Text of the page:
Sitting Too Close to Your TV? Why Distance Matters


Choosing the right TV size for your living room or bedroom isn’t exactly like determining where to sit in a movie theater, but there are certainly similarities. In movie theaters, people generally prefer to sit centrally, maybe a little front-of-center. Studies have shown that the same is true at home—central, on-axis viewing is preferred.

In movie theaters, we generally don’t like to sit in the front third of the theater because often, we’d have to move our head or eyes from side-to-side to follow the action; the angle at which we’re viewing the screen is smaller than the angle from our eyes to the edges of the screen, so we simply can’t see the entire screen at once. On the other hand, the rear third of the theater is typically avoided because we see more than we need to, like side walls, speakers, maybe even exit signs and doors; our viewing angle is too wide at larger distances.

Scaling this down to the TV room, the main challenge is that most people will have only one row of seating (a couch or bed, for instance), so while we expect there to be a definitive rule of “I’ll be X feet from my TV, so it should be this size,” a number of variables can affect this, including architectural issues and general personal preference. Luckily, there seems to be a consensus on a “rule of thumb” for optimal screen size: A 30- to 40-degree viewing angle is preferred, equating to a nice, round, approximate 10" of screen size for each foot of distance from the screen. So, for instance, if you’ll be 6' from the TV, a 60" TV is a good place to start your search.

It’s important to note that this is a rule of thumb or a starting point, not to be taken as law. It’s always recommended to measure your viewing distance, then go into a showroom (preferably the B&H SuperStore, obviously), stand that distance from the TV you’re interested in, and judge for yourself whether that’s the right size or if you prefer something larger or smaller. Additionally, if any medical condition is a concern, such as light sensitivity, migraines, etc., please consult your doctor when deciding what size TV is right for your home.

Below, I’ve included a small chart showing some popular TV sizes and their recommended viewing distances, in feet and meters, to simplify the process for TVs that don’t measure a multiple of 10. I’ve listed the viewing distance first to make it easier to start with the variable you know. If your viewing distance is in between two on the chart, start with whichever is closest. When in doubt, go larger, as furniture and architectural features permit.

Viewing Distance Suggested Screen Size
3.2’ (0.98 m) 32"
4.3’ (1.31 m) 43"
5’ (1.52 m) 50"
5.5’ (1.68 m) 55"
6.5’ (1.98 m) 65"
7’ (2.13 m) 70"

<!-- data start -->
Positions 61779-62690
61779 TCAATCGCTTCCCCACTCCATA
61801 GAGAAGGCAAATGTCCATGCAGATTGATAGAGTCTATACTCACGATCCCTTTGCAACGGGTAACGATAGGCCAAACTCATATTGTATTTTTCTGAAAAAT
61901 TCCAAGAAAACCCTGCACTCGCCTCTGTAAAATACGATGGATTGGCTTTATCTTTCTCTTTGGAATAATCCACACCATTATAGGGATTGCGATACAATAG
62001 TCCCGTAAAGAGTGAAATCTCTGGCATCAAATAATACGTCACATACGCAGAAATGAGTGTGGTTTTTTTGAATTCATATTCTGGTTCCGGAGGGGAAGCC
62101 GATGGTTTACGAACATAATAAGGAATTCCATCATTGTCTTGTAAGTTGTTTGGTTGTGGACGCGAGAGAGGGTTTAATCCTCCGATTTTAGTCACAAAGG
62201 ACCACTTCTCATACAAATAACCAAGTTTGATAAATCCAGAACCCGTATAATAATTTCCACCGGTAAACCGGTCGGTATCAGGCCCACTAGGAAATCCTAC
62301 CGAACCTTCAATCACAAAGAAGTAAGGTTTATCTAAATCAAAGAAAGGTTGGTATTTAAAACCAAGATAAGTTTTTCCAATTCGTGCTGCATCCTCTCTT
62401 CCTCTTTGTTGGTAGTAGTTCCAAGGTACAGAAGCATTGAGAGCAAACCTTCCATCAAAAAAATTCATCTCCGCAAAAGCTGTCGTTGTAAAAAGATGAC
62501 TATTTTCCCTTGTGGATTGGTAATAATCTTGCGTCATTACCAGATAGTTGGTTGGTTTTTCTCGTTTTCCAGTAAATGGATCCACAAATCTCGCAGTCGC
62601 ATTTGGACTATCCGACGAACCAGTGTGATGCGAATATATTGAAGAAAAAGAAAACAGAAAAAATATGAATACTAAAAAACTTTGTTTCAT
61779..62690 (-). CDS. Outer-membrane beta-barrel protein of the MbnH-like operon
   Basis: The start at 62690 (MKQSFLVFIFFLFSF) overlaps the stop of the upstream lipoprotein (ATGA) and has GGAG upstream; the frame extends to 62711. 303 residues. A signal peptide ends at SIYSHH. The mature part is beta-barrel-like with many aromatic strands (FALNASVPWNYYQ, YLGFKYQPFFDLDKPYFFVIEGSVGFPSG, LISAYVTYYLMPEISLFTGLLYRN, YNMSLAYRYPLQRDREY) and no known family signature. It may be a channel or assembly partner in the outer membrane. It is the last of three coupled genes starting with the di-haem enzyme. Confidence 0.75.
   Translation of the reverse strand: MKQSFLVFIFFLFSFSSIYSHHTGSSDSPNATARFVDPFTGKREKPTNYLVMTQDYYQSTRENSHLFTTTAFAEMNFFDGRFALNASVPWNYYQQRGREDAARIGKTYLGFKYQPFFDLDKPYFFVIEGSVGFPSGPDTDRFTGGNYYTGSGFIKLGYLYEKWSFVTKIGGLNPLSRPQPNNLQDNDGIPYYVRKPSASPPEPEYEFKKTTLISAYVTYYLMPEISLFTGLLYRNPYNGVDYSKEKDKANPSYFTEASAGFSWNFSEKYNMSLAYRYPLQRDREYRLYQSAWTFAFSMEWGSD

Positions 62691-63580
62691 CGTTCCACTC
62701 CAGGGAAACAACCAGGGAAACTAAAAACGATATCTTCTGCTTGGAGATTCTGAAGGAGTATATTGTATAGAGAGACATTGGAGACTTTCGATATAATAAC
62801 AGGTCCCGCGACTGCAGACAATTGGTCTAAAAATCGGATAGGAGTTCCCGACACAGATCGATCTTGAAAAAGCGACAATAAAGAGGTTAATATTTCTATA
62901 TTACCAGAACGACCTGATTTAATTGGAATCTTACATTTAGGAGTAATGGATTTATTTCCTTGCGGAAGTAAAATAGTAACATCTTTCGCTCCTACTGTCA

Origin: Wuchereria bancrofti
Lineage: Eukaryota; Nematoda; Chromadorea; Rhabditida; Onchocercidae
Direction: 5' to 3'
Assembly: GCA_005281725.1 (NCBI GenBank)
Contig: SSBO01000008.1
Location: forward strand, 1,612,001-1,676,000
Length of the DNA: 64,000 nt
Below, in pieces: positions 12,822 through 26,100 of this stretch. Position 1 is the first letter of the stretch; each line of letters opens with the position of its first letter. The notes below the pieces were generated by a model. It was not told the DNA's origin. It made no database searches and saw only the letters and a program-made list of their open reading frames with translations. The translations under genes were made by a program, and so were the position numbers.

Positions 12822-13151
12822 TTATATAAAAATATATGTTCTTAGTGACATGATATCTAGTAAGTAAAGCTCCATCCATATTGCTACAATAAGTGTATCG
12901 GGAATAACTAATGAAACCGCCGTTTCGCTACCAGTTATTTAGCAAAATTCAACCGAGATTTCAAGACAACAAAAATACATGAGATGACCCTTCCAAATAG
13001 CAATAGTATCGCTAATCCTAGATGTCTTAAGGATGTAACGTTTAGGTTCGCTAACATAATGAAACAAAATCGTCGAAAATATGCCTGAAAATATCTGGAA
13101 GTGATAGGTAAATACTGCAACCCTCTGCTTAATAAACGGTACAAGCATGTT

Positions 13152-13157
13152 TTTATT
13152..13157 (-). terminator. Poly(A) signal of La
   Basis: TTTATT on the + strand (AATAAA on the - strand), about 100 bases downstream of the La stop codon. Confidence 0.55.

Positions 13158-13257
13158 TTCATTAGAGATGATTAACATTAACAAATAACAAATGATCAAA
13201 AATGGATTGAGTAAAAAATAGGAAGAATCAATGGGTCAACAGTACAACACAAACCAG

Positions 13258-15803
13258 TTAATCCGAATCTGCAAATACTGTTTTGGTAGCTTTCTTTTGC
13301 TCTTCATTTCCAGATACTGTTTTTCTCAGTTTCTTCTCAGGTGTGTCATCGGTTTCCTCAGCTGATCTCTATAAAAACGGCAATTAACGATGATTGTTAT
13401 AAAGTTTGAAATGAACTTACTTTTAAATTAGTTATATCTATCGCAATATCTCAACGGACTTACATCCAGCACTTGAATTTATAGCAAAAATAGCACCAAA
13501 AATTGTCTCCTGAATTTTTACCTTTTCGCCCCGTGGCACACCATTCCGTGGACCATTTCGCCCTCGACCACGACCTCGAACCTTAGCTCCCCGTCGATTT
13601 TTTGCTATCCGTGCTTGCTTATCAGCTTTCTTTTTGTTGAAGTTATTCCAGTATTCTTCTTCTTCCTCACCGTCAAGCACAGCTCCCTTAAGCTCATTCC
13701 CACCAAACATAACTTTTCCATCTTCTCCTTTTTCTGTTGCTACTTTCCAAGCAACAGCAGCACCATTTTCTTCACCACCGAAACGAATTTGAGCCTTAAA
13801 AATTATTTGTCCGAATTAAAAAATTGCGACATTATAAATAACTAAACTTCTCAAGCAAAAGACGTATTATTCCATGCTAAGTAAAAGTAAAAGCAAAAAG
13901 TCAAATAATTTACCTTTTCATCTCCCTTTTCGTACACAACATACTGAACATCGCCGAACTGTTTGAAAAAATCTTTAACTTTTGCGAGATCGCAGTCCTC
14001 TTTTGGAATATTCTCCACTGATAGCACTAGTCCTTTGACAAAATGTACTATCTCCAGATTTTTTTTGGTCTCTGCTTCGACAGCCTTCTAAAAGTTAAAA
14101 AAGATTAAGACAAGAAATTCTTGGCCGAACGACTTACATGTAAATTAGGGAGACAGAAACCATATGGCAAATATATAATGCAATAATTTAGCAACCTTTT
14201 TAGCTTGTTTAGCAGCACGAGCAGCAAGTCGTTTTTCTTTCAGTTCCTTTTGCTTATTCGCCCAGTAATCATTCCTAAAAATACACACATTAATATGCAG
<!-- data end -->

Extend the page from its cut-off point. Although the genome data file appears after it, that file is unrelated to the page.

7.5’ (2.29 m) 75"
8.5’ (2.59 m) 85"

What size screen do you have in your home? How far from it do you sit? Tell us in the Comments section.


Yes, the basic rule of thumb is that if you are moving your head side to side while watching TV, you are too close.  The B&H chart above is a good guideline to follow BEFORE you purchase the TV.  Also for those commercial or education, you can be a little further away if you are using the display just for video/movies.  However if you are using the display for presentations with data, then every inch counts

Where have we heard this yardstick rule before? As long as your head isn't swiveling the way it would watching a tennis match, you've probably got the advantage. Thanks for sharing your perspective, Robert!

I have  used a 42" TV for the past 10 years and sit about 12' away from my TV.

Our copy editor says he has roughly the same setup at home--a 47" screen and seating about 10' away, and it's quite comfortable for viewing.

When I bought my 52" Sony Bravia from B&H in 2009, the guideline was to sit between 1.5x and 3x the diagonal of the TV from the TV.  Time has proven that guideline to be pretty accurate for me.

Glenn, that's good news. We'd like to stress that the specs and guidelines we post are suggested for people with normal vision or who use eyeglasses for distance, but not for those individuals with light sensitivity or other ocular conditions.

We have 65 inch tv and sit from 11 to 13 feet away and according to your Guide we need about a 130 inch tv. It is what it is!

Again, we'd like to stress that the specs and guidelines we post are suggested for people with normal vision or who use eyeglasses for distance, but not for those individuals with light sensitivity or other ocular conditions. These guidelines represent an average. One of our copy editors says he has a 47" screen in his living room and sits about 9 to 10' away and finds viewing completely unproblematic. One must always allow for variables.

probably stand behind your couch or any  other furniture so you know your at a good distance